Acetaminophen; Oxycodone: (Moderate) Coadministration of chloroprocaine with oxidizing agents, such as acetaminophen, may increase the risk of developing methemoglobinemia. Monitor patients closely for signs and symptoms of methemoglobinemia if coadministration is necessary. If methemoglobinemia occurs or is suspected, discontinue chloroprocaine and any other oxidizing agents. Depending on the severity of symptoms, patients may respond to supportive care; more severe symptoms may require treatment with methylene blue, exchange transfusion, or hyperbaric oxygen. (Minor) Due to the CNS depression potential of all local anesthetics, they should be used with caution with other agents that can cause respiratory depression, such as opiate agonists.
    Acetaminophen; Pamabrom; Pyrilamine: (Moderate) Coadministration of chloroprocaine with oxidizing agents, such as acetaminophen, may increase the risk of developing methemoglobinemia. Monitor patients closely for signs and symptoms of methemoglobinemia if coadministration is necessary. If methemoglobinemia occurs or is suspected, discontinue chloroprocaine and any other oxidizing agents. Depending on the severity of symptoms, patients may respond to supportive care; more severe symptoms may require treatment with methylene blue, exchange transfusion, or hyperbaric oxygen.
    Acetaminophen; Pentazocine: (Moderate) Coadministration of chloroprocaine with oxidizing agents, such as acetaminophen, may increase the risk of developing methemoglobinemia. Monitor patients closely for signs and symptoms of methemoglobinemia if coadministration is necessary. If methemoglobinemia occurs or is suspected, discontinue chloroprocaine and any other oxidizing agents. Depending on the severity of symptoms, patients may respond to supportive care; more severe symptoms may require treatment with methylene blue, exchange transfusion, or hyperbaric oxygen.
    Acetaminophen; Propoxyphene: (Moderate) Coadministration of chloroprocaine with oxidizing agents, such as acetaminophen, may increase the risk of developing methemoglobinemia. Monitor patients closely for signs and symptoms of methemoglobinemia if coadministration is necessary. If methemoglobinemia occurs or is suspected, discontinue chloroprocaine and any other oxidizing agents. Depending on the severity of symptoms, patients may respond to supportive care; more severe symptoms may require treatment with methylene blue, exchange transfusion, or hyperbaric oxygen. (Minor) Due to the CNS depression potential of all local anesthetics, they should be used with caution with other agents that can cause respiratory depression, such as opiate agonists.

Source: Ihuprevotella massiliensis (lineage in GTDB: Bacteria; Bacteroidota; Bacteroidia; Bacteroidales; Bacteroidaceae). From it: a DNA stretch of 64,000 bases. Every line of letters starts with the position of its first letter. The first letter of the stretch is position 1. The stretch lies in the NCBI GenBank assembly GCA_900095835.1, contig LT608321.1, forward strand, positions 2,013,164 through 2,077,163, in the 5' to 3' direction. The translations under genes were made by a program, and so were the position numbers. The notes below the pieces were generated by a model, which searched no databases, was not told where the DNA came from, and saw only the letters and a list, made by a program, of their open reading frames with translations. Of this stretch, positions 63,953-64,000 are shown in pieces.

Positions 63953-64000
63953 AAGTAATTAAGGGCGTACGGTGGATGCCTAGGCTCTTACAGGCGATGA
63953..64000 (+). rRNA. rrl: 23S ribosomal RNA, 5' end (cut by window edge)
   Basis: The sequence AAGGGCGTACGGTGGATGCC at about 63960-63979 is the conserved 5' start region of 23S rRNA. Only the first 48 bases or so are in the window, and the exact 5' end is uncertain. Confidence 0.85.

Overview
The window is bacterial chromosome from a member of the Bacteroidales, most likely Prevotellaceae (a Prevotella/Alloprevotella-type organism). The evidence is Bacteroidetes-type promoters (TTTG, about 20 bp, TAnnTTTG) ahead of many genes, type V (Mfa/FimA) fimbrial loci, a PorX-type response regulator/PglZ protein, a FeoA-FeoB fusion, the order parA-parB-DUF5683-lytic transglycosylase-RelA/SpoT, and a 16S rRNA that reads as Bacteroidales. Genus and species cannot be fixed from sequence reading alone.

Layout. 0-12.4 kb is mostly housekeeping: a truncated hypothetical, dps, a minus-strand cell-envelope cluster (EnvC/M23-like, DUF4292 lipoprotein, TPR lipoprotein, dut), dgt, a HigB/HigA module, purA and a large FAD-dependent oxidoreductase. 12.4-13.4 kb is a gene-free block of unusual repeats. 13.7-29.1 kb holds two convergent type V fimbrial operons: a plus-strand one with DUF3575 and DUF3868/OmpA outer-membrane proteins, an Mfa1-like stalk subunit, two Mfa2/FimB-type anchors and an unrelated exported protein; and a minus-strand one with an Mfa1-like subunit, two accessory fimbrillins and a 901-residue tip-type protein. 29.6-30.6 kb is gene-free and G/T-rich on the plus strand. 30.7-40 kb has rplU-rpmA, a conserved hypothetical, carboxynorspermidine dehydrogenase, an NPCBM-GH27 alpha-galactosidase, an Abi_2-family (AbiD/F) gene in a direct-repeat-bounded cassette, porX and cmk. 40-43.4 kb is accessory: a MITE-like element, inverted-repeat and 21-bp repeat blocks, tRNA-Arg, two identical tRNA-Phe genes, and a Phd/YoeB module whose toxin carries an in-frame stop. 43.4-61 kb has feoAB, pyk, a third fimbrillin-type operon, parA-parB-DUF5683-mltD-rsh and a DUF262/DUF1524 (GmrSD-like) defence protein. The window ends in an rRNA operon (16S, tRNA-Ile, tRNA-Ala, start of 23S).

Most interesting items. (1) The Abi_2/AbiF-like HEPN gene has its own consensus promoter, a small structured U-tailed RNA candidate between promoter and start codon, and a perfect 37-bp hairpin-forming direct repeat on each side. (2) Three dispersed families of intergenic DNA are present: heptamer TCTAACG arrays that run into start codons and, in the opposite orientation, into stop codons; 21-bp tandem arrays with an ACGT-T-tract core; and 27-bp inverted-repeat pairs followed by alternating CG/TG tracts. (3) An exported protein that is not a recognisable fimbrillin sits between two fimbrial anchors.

Acetaminophen; Pseudoephedrine: (Moderate) Coadministration of chloroprocaine with oxidizing agents, such as acetaminophen, may increase the risk of developing methemoglobinemia. Monitor patients closely for signs and symptoms of methemoglobinemia if coadministration is necessary. If methemoglobinemia occurs or is suspected, discontinue chloroprocaine and any other oxidizing agents. Depending on the severity of symptoms, patients may respond to supportive care; more severe symptoms may require treatment with methylene blue, exchange transfusion, or hyperbaric oxygen.
    Alfentanil: (Minor) Due to the CNS depression potential of all local anesthetics, they should be used with caution with other agents that can cause respiratory depression, such as opiate agonists.
    Alfuzosin: (Major) Alfuzosin has a slight effect to prolong the QT interval, and should be used cautiously in combination with other medications known to prolong the QT interval, such as local anesthetics.
    Aliskiren; Amlodipine: (Moderate) Local anesthetics may cause additive hypotension in combination with antihypertensive agents.
    Aliskiren; Amlodipine; Hydrochlorothiazide, HCTZ: (Moderate) Local anesthetics may cause additive hypotension in combination with antihypertensive agents.
    Ambenonium Chloride: (Moderate) Local anesthetics can antagonize the effects of cholinesterase inhibitors by inhibiting neuronal transmission in skeletal muscle, especially if large doses of local anesthetics are used. Also, local anesthetics interfere with the release of acetylcholine. Dosage adjustment of the cholinesterase inhibitor may be necessary.
    Amiloride: (Moderate) Local anesthetics may cause additive hypotension in combination with antihypertensive agents.